Let shoppers build a holiday fund for their big-ticket home entertainment purchases, and build continuity, trips and market share in the process.
Can lay-away plans, a classic way for cash-strapped shoppers to save up for holiday gifts, work in supermarkets?
The Lempert Report says yes – not only because Toys R Us, Kmart and Sears have gotten some press lately about their plans, but because the time is overdue in this economy and a simple mechanism can make it happen.
Although most supermarkets don’t carry expensive gifts, many do sell quality housewares, wines, costly meats and seafood, party trays and catering services. The tabs can mount up for these when people entertain for the holidays or for the Super Bowl in February. Why not create a program that helps people budget towards these fun events – and simultaneously lock them into your store as the provider?
A program that could work, in our view, would give people a chance starting in autumn and continuing into winter to designate dollars for their holiday or Super Bowl fund each time they swipe their credit card at the checkout. Buy a basket of food and toss some extra bucks into the holiday fund. Perhaps on subsequent trips to the store, a service desk staffer or cashier would be able to tell them the growing amount in their personal fund.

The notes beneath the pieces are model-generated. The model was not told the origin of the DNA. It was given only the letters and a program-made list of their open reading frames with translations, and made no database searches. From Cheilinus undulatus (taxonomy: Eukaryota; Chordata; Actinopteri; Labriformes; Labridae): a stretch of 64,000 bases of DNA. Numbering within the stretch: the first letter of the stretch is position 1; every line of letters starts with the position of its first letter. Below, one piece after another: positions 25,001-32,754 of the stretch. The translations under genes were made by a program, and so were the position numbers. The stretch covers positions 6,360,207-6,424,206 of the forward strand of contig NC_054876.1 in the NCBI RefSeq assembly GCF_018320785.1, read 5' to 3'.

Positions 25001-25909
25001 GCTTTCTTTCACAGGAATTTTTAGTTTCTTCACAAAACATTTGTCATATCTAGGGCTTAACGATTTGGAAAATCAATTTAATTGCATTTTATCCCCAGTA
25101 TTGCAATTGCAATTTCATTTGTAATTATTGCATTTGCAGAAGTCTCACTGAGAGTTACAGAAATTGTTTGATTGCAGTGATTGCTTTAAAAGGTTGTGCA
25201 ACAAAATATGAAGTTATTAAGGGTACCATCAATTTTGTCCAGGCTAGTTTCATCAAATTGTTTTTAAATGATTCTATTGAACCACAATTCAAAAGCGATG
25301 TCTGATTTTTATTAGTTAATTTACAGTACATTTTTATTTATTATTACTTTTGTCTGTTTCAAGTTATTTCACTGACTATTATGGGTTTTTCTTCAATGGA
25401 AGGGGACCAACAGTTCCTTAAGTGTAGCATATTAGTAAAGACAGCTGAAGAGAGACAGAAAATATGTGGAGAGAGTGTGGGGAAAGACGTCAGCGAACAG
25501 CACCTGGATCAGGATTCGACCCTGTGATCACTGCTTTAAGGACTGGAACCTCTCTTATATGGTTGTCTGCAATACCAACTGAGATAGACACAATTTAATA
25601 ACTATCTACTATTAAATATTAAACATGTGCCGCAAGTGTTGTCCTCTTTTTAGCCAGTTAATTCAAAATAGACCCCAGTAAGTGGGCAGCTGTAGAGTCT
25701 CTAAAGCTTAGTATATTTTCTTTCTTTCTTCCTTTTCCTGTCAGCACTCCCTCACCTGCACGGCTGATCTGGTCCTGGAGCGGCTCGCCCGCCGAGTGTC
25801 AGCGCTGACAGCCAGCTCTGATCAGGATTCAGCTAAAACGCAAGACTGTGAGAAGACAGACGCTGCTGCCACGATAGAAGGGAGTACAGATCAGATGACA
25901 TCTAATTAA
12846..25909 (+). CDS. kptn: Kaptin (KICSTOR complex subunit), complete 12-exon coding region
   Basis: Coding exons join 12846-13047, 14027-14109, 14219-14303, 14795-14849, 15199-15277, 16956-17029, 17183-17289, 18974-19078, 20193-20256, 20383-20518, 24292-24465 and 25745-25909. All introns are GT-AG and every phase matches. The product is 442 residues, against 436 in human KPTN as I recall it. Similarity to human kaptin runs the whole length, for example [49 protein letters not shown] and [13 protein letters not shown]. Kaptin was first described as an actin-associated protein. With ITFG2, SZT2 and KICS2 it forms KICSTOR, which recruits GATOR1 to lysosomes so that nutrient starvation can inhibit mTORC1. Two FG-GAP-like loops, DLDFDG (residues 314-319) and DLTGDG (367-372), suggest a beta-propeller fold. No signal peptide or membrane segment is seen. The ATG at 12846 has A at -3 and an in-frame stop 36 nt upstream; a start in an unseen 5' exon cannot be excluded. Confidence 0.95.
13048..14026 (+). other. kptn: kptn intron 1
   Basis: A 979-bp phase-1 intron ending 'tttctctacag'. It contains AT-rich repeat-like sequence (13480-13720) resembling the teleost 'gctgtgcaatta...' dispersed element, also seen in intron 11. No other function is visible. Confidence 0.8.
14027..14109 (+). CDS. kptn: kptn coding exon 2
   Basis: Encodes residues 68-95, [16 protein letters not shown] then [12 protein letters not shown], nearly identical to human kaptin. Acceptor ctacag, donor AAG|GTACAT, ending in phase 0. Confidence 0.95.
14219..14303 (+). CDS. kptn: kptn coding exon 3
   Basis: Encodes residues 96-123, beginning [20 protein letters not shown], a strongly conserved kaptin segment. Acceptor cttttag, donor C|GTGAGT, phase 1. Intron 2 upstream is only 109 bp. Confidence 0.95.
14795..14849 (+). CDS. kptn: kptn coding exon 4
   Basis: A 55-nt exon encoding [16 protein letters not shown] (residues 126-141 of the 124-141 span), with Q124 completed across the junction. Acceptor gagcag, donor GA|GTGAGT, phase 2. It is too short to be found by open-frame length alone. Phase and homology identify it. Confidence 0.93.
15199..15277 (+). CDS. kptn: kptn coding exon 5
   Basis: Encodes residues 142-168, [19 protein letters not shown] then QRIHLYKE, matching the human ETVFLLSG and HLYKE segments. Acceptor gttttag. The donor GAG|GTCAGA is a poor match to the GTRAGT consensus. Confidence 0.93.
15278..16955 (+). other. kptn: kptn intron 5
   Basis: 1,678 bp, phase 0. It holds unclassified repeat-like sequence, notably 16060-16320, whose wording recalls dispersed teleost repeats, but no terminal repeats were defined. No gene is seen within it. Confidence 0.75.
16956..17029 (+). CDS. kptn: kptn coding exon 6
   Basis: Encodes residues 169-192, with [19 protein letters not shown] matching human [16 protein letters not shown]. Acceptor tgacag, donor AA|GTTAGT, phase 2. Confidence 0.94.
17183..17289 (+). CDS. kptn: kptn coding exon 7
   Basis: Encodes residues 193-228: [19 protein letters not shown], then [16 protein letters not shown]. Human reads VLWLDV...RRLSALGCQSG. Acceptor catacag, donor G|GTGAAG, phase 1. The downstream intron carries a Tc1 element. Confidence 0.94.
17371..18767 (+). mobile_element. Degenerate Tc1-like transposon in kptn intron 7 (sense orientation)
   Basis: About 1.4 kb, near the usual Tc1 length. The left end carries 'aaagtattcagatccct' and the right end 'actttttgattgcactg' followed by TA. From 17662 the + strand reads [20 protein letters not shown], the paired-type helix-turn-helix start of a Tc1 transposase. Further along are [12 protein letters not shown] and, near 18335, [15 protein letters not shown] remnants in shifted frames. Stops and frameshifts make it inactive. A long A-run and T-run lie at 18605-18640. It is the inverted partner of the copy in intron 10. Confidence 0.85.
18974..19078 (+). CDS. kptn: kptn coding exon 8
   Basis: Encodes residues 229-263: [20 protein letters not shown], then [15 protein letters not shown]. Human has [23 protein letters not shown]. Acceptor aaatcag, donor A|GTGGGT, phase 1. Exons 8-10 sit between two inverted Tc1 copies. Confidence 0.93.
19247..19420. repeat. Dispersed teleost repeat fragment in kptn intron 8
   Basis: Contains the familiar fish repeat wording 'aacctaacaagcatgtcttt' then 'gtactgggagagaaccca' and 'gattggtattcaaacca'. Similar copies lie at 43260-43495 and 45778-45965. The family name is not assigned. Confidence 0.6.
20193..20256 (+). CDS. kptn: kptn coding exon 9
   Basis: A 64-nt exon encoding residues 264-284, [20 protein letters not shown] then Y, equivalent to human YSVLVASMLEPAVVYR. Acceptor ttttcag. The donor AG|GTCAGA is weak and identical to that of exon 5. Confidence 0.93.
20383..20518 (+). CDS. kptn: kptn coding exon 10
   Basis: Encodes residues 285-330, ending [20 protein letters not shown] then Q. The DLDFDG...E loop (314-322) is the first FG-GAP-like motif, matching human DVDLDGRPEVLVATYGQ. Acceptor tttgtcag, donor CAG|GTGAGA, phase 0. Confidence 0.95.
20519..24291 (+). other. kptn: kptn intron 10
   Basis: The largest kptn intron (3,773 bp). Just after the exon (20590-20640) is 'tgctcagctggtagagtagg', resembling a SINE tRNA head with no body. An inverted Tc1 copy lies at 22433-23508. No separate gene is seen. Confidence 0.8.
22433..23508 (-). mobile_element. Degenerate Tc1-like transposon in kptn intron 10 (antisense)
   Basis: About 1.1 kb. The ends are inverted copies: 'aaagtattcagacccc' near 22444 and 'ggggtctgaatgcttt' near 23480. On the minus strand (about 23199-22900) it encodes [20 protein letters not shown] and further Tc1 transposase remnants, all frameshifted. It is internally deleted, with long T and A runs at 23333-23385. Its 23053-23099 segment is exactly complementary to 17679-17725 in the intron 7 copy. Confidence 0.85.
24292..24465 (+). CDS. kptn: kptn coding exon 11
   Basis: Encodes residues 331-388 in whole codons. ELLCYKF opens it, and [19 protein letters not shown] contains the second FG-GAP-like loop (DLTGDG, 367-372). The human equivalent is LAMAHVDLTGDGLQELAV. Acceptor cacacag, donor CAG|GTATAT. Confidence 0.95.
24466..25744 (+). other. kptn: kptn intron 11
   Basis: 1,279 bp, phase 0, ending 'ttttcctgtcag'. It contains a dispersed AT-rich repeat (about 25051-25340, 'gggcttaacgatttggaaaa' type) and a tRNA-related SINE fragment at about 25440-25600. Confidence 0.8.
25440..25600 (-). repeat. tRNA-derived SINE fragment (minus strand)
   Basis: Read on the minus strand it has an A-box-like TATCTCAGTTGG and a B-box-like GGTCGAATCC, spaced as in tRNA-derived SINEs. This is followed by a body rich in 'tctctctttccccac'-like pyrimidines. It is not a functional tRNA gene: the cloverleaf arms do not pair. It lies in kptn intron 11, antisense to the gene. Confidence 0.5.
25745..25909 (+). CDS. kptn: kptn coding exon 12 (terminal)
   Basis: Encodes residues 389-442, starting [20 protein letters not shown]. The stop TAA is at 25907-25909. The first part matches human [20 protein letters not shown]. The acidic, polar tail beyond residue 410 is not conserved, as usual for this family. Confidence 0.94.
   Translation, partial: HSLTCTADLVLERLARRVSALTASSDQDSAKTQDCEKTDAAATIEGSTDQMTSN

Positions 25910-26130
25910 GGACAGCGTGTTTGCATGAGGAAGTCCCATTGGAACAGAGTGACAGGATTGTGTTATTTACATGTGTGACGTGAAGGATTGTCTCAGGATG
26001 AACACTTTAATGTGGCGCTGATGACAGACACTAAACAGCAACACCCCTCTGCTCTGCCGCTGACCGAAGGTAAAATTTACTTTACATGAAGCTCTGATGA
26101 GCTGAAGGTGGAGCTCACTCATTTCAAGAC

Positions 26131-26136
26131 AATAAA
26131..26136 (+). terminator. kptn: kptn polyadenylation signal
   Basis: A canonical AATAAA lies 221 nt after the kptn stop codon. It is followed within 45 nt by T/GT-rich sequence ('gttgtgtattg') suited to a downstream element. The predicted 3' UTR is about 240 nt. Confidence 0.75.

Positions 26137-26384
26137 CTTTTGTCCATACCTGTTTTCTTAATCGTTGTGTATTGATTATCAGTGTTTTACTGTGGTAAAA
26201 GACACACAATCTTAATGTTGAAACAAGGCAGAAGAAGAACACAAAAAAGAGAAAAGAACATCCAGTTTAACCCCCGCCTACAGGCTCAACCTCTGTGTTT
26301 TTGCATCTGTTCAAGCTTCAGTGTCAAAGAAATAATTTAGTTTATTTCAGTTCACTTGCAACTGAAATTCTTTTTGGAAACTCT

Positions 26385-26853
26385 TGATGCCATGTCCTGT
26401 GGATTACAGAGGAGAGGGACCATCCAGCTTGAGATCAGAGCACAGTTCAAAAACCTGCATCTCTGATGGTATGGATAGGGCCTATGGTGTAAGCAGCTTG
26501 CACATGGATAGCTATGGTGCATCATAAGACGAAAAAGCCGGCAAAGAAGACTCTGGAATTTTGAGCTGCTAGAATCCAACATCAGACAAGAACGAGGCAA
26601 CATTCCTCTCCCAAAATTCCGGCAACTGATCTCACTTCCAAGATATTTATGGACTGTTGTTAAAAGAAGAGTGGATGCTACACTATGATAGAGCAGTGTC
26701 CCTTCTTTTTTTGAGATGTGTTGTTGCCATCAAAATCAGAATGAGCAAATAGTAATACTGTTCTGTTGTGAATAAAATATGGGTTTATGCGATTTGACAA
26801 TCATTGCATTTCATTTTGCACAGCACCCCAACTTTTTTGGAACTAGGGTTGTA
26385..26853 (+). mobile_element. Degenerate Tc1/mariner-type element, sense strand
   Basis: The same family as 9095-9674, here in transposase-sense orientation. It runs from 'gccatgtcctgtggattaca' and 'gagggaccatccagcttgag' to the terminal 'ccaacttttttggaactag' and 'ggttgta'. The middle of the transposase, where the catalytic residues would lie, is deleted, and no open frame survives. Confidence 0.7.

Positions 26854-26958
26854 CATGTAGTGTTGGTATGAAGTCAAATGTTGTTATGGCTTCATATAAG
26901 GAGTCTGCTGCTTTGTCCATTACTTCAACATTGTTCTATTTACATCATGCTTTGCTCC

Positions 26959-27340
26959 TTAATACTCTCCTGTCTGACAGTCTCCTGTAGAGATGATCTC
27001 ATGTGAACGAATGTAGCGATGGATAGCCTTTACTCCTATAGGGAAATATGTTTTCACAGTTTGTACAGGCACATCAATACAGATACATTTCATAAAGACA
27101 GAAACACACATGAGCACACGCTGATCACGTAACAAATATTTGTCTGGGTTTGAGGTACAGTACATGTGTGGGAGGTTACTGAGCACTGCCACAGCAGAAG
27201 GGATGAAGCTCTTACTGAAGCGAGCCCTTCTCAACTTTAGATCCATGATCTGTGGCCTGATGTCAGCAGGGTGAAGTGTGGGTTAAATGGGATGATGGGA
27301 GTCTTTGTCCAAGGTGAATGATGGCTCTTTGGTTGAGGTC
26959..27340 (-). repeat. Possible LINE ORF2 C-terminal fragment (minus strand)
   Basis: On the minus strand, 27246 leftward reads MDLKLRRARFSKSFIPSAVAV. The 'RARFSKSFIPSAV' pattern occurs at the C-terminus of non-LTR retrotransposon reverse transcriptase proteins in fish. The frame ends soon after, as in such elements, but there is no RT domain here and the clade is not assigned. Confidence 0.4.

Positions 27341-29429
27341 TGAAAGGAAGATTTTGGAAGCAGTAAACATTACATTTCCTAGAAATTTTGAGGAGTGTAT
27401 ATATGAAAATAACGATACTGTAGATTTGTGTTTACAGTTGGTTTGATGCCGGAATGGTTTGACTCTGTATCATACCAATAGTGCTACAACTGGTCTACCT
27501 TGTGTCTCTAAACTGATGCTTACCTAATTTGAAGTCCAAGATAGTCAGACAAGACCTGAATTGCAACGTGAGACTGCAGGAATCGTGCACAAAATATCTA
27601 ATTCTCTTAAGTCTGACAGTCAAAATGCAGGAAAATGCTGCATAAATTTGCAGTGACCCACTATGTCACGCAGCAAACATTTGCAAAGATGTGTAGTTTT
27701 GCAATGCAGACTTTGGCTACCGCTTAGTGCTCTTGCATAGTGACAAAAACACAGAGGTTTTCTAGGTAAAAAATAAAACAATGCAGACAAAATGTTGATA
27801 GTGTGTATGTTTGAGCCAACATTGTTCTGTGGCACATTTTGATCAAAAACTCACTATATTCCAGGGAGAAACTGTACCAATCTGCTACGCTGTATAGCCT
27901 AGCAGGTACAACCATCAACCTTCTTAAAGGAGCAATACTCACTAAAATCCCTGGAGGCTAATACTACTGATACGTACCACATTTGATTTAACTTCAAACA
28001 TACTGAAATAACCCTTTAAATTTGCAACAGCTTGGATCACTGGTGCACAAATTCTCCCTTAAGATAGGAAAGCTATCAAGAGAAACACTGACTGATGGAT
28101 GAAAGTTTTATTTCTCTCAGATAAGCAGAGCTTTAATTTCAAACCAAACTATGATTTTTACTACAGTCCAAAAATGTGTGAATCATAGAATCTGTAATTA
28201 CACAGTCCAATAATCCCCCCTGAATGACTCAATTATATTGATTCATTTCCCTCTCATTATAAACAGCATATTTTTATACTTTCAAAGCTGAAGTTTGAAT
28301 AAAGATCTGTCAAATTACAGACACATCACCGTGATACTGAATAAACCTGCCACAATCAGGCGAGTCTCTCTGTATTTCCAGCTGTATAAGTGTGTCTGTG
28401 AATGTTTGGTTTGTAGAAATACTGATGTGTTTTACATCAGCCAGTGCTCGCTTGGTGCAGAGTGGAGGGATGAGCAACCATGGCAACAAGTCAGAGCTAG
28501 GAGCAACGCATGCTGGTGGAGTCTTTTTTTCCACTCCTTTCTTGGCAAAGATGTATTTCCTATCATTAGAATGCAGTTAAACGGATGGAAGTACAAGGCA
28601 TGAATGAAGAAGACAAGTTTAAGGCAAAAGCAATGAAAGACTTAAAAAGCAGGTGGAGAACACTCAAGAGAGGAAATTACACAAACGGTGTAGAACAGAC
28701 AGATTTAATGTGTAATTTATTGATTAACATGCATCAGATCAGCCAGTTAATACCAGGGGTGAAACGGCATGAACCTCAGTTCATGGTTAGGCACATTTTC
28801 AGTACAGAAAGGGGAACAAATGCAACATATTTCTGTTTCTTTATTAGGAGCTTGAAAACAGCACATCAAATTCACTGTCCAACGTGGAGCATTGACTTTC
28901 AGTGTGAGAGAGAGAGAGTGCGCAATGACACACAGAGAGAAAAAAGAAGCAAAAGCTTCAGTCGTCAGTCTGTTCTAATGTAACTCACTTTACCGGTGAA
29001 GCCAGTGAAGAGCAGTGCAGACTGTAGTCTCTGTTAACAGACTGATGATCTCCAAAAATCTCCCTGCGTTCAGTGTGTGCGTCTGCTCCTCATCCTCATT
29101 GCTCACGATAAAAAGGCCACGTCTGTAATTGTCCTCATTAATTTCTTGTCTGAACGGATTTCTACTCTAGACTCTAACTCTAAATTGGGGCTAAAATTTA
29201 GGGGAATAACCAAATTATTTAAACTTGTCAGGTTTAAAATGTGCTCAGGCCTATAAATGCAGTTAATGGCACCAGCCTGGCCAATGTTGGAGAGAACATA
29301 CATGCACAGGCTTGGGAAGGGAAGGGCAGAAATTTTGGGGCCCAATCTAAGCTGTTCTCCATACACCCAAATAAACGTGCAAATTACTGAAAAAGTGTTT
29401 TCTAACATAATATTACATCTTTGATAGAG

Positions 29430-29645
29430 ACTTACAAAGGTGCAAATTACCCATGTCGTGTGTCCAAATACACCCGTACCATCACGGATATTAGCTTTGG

Stores would involve more shoppers if they incentivize with, say, a 5% or 10% value bonus upon redemption, so $300 becomes worth $315 or $330 in merchandise. These bonuses would likely be used on high-margin goods anyway and the program would build trips and continuity. Stores could let shoppers redeem between mid-November and early February – a nice convenience for these households and an effective market-share tactic for supermarkets.